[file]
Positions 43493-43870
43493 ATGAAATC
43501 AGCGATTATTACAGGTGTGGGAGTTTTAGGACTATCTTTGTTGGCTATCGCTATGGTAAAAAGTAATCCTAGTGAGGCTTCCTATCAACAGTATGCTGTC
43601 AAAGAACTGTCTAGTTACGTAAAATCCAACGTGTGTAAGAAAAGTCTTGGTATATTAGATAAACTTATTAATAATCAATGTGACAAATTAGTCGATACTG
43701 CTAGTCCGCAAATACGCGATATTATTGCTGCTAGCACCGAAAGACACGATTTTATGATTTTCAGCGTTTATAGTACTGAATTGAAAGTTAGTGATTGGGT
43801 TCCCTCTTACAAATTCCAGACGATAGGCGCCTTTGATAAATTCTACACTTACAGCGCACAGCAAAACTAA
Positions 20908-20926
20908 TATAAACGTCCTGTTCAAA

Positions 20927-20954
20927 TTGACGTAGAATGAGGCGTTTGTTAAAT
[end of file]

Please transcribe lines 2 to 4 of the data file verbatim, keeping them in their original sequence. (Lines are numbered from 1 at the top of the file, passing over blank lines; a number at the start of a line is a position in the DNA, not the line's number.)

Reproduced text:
43493 ATGAAATC
43501 AGCGATTATTACAGGTGTGGGAGTTTTAGGACTATCTTTGTTGGCTATCGCTATGGTAAAAAGTAATCCTAGTGAGGCTTCCTATCAACAGTATGCTGTC
43601 AAAGAACTGTCTAGTTACGTAAAATCCAACGTGTGTAAGAAAAGTCTTGGTATATTAGATAAACTTATTAATAATCAATGTGACAAATTAGTCGATACTG